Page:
EDITORIAL: When it comes to mental health, we must be our brother’s keeper

Monday September 23 2019

suicide

Doctors call for urgent response to rising cases of suicide. PHOTO | FILE 

RWANDA TODAY
By RWANDA TODAY
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As we commemorated the world suicide day, social media was awash with cases of people who had taken their own lives. In Kigali, for example, four people committed suicide in two days.

This helped to shed light on a bigger problem that our society is currently facing: Mental health. Mental health remains complex because it manifests in different ways.

While definite numbers are not available to give us an idea of the scale of the problem, what is clear is that our society is grappling with several mental health issues.

However t is difficult for most people to seek help because of the social stigma attached to mental health. Experts have pointed out that the country is sitting on a time bomb if nothing drastic is done to address mental health.

Rwanda as a society is still sore from the 1994 genocide against the Tutsi, which left a trail of dysfunctions, from families torn apart by gruesome deaths at the hands of their neighbours, to abject poverty.

Although the complex history of our country is a major contributor to mental health issue we face today, social pressure is worsening the situation.

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For example, many young people today face enormous pressure from their families to get married. Some are forced to borrow money from banks to finance weddings.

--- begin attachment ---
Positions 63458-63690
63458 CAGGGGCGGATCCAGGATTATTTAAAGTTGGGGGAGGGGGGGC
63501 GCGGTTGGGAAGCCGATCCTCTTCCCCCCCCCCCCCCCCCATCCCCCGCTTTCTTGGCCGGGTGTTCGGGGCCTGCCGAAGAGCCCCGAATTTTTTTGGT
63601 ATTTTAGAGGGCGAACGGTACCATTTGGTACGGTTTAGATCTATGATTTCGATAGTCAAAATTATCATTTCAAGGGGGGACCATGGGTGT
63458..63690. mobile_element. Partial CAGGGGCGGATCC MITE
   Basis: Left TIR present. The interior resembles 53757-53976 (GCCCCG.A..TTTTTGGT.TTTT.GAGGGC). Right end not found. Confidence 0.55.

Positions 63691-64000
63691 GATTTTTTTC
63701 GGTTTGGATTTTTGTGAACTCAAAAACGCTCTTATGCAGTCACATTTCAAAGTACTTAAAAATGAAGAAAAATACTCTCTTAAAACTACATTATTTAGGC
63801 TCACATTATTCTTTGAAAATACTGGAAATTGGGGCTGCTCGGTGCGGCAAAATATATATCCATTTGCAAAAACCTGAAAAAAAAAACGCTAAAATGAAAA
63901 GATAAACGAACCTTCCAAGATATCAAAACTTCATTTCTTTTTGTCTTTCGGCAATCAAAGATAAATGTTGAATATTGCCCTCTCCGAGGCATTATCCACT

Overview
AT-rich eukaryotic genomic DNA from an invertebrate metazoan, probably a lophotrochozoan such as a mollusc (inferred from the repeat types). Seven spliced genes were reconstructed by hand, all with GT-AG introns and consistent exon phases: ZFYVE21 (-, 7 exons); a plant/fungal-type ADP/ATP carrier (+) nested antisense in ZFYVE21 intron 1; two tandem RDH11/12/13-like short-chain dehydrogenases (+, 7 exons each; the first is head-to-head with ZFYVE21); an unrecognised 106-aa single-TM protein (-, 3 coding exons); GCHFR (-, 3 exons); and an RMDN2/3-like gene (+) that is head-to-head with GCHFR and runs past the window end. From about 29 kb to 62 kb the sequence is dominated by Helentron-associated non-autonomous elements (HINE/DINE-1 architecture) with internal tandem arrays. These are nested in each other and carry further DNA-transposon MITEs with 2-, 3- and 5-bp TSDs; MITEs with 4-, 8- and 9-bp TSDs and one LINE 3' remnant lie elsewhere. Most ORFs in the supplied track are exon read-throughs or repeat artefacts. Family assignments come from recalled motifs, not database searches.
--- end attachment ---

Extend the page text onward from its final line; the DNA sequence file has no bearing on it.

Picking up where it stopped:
Others get married out of pressure yet they are not ready for responsibilities that come with starting a family. Teenage mothers who are forced to drop out of school and are blamed by society become traumatised.

Rape and defilement victims endure not just physiological torture but also trauma when they get blamed for their situation.

While Rwanda’s health sector is among the few with a fully functioning mental health department, experts caution that there is a need for more resources to enable our health system to be more responsive to the needs of those in need of care.

Experts say that by the time someone commits suicide, they have tried everything else to save themselves, meaning that if people are equipped with basic skills in identifying a family member who is depressed, we can reduce the cases of suicide.

Giving people training in basic suicide prevention and suicide response systems like a toll free number could help.

Technology and related addictions have also proved to be breeding grounds for mental health issues.

The biggest responsibility to protect children from exposure to later mental health issues rests on the parents, they have to ensure a healthy environment for their children to develop.

We need active parenting. Parents should make time for their children, and also protect them from early exposure to toxic technologies. Perhaps more importantly, we have the responsibility to be each other’s keepers.

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